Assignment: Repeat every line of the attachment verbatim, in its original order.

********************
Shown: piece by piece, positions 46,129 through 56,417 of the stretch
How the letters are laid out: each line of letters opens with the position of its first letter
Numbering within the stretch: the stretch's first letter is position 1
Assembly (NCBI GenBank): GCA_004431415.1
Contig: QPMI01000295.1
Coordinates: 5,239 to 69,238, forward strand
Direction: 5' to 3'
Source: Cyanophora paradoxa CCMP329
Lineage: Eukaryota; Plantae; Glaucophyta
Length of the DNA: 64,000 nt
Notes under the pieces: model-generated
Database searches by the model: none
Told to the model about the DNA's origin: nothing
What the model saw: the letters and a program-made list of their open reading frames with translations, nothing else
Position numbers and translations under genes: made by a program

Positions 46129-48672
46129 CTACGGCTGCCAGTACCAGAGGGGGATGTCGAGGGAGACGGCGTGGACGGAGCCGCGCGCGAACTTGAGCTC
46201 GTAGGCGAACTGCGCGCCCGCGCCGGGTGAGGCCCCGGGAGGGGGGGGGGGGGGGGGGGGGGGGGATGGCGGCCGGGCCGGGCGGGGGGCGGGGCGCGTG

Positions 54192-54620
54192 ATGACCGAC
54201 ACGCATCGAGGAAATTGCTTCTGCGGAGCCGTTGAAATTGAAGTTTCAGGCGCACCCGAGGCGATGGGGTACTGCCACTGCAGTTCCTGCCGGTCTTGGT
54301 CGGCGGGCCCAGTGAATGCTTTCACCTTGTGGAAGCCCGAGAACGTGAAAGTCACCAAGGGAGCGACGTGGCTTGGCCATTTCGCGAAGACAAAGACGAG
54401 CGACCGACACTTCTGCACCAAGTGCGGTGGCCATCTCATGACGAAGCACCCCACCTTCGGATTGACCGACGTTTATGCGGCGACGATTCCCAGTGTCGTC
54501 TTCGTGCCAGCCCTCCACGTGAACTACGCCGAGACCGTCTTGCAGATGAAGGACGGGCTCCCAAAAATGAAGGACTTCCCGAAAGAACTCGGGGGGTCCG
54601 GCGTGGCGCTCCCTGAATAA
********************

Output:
Shown: piece by piece, positions 46,129 through 56,417 of the stretch
How the letters are laid out: each line of letters opens with the position of its first letter
Numbering within the stretch: the stretch's first letter is position 1
Assembly (NCBI GenBank): GCA_004431415.1
Contig: QPMI01000295.1
Coordinates: 5,239 to 69,238, forward strand
Direction: 5' to 3'
Source: Cyanophora paradoxa CCMP329
Lineage: Eukaryota; Plantae; Glaucophyta
Length of the DNA: 64,000 nt
Notes under the pieces: model-generated
Database searches by the model: none
Told to the model about the DNA's origin: nothing
What the model saw: the letters and a program-made list of their open reading frames with translations, nothing else
Position numbers and translations under genes: made by a program

Positions 46129-48672
46129 CTACGGCTGCCAGTACCAGAGGGGGATGTCGAGGGAGACGGCGTGGACGGAGCCGCGCGCGAACTTGAGCTC
46201 GTAGGCGAACTGCGCGCCCGCGCCGGGTGAGGCCCCGGGAGGGGGGGGGGGGGGGGGGGGGGGGGATGGCGGCCGGGCCGGGCGGGGGGCGGGGCGCGTG

Positions 54192-54620
54192 ATGACCGAC
54201 ACGCATCGAGGAAATTGCTTCTGCGGAGCCGTTGAAATTGAAGTTTCAGGCGCACCCGAGGCGATGGGGTACTGCCACTGCAGTTCCTGCCGGTCTTGGT
54301 CGGCGGGCCCAGTGAATGCTTTCACCTTGTGGAAGCCCGAGAACGTGAAAGTCACCAAGGGAGCGACGTGGCTTGGCCATTTCGCGAAGACAAAGACGAG
54401 CGACCGACACTTCTGCACCAAGTGCGGTGGCCATCTCATGACGAAGCACCCCACCTTCGGATTGACCGACGTTTATGCGGCGACGATTCCCAGTGTCGTC
54501 TTCGTGCCAGCCCTCCACGTGAACTACGCCGAGACCGTCTTGCAGATGAAGGACGGGCTCCCAAAAATGAAGGACTTCCCGAAAGAACTCGGGGGGTCCG
54601 GCGTGGCGCTCCCTGAATAA